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Ofcom calls for investigation into UK cloud infrastructure market

Written by Thu 13 Jul 2023

Ofcom has proposed that the UK cloud infrastructure market should be referred to the Competition and Markets Authority (CMA) in an interim report. The UK regulator expressed concerns around a decline in competition.

The Cloud Services Market Study stated that cloud customers are paying more than they should for data transfers or settling for lower-quality services, while hyperscalers are pricing their fees above those of their competitors.

Customers who have complex requirements may also face ‘material barriers’ when switching cloud providers or adopting a multi-cloud infrastructure. This problem is expected to grow for more customers as the market matures.

Ofcom summarised its report into three key concerns: egress fees, technical restrictions on interoperability, and committed spend discounts.

Egress fees occur when customers pay to transfer their data out of a cloud. Technical restrictions on interoperability are imposed by leading firms to prevent services from working effectively with services from other providers, causing customers to reconfigure their data. Committed spend discounts can reduce costs, but also incentivise customers to choose a single hyperscaler.

“We are most concerned in relation to AWS and Microsoft, given their market position and the fact they display some form of all the above behaviours that limit competition,” said Ofcom.

Combined, AWS and Microsoft have a market share of between 60% and 70% in the UK. Google is their closest competitor with a share of 5% to 10%. Meanwhile, many independent software vendors assemble their products on cloud infrastructure provided by these tech giants, but also compete with their services.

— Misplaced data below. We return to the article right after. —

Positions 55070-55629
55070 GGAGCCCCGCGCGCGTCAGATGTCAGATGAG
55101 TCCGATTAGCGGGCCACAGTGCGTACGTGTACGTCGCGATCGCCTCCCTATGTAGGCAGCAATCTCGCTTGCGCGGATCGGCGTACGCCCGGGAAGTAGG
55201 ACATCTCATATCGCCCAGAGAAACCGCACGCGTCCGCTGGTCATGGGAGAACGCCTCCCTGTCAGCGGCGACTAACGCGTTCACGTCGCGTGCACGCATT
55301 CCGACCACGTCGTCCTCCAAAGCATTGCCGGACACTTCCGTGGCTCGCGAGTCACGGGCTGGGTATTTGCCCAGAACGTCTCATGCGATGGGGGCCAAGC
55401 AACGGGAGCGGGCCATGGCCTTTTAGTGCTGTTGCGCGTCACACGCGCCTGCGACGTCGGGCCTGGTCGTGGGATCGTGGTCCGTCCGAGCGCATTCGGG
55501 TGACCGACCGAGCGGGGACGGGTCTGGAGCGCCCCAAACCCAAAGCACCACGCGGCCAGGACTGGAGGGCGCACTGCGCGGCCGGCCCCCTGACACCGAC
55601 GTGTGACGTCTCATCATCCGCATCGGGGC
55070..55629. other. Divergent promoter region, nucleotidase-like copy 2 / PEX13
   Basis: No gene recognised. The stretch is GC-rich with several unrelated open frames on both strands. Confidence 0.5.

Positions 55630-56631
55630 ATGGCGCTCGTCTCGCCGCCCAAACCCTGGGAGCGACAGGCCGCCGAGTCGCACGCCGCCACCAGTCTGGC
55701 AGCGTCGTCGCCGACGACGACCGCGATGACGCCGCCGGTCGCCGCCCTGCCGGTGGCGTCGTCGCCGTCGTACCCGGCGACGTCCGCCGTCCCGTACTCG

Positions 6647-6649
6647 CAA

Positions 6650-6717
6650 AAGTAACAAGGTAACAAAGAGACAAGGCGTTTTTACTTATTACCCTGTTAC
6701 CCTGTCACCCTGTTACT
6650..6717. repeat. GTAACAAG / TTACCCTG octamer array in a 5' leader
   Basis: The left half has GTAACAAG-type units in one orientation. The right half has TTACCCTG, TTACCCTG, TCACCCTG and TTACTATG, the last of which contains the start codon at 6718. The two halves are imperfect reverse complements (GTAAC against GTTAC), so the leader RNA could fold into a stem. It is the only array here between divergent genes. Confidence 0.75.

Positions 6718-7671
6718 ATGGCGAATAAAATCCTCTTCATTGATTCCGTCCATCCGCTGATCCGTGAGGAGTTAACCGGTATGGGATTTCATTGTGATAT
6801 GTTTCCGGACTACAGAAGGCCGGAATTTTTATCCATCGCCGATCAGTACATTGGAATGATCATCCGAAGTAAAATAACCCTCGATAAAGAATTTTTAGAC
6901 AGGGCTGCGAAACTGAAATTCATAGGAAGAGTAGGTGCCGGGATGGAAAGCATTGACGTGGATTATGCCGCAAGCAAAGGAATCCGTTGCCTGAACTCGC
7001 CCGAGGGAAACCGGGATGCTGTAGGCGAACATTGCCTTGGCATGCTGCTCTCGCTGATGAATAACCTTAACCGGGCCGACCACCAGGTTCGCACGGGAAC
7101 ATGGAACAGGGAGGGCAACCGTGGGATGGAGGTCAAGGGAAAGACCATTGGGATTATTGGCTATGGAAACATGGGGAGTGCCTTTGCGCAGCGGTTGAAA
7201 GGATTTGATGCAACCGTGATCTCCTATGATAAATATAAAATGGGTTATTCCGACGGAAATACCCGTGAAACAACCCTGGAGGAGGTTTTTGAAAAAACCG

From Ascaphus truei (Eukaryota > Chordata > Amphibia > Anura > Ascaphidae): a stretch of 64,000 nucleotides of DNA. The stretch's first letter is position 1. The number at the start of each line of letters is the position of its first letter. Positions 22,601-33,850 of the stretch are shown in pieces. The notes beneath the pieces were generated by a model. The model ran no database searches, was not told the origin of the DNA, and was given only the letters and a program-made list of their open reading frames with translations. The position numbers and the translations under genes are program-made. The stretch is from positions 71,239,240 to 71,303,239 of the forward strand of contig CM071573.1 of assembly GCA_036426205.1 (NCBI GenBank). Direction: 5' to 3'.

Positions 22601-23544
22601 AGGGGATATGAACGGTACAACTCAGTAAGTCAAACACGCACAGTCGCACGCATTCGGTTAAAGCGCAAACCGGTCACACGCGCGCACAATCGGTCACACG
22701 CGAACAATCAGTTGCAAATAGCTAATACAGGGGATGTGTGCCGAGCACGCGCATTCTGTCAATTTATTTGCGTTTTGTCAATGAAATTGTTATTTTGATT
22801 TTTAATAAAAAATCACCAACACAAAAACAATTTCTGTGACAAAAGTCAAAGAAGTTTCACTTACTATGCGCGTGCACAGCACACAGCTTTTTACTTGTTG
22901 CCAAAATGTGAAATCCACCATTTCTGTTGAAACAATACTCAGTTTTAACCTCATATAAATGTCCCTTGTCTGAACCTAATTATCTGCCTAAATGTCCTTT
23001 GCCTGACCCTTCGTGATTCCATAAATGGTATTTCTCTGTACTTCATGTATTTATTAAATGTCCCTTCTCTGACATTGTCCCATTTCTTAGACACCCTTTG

The Ofcom report cited high levels of profitability for the market leaders AWS and Microsoft and a gradual increase in market concentration, which prevents market competition.

“Looking ahead, if customers have difficulty switching and using multiple providers, it could make it harder for competitors to gain scale and challenge AWS and Microsoft effectively,” added Ofcom.

As a result of its investigation, Ofcom is consulting on a proposal to refer the cloud infrastructure market to the CMA.

A cloud infrastructure market that is operating well is integral for businesses across the economy and those who utilise digital services, Ofcom noted. This would allow the regulator to examine any interventions that could address the roadblocks identified in the report and improve the market for customers.

AWS, Microsoft, and Google respond

In response, AWS has sent a response to Ofcom and looks forward to a ‘constructive dialogue’.

“There are thousands of providers delivering value to customers through easily accessible, low cost, high-quality, innovative IT services, and switching between them is easier than ever before,” said AWS in a statement.

The cloud giant also said that it designs its services to give customers freedom of choice.

The statement continued: “We believe the concerns expressed in the Interim Report are based on fundamental misconceptions about how the IT sector functions and the services and discounts on offer.”

AWS suggested that the proposed regulatory interventions would be unwarranted and could lead to significant unintended harm to customers and competition.

Microsoft also said that they remain committed to ensuring the UK cloud industry stays highly competitive, and supporting the transformative potential of cloud technologies to help accelerate growth across the UK economy.

“It would be a particularly unfortunate outcome if UK businesses and public sector customers faced less vibrant and competitive cloud solutions on a global stage than those available to their rivals in the EU, the US and China,” added Microsoft in a 58-page statement.

Google also said the UK’s cloud competition is ‘generally working well’, but shared some of Ofcom’s concerns.

“We share the wider industry’s concern that the unfair licensing practices and commercial strategies deployed by certain legacy on-premises IT providers are causing significant harm to the cloud sector and UK customers at this critical inflection point by creating commercial lock-ins,” said Google.

Ofcom’s final report is expected to be completed by 5 October, 2023.

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Written by Thu 13 Jul 2023

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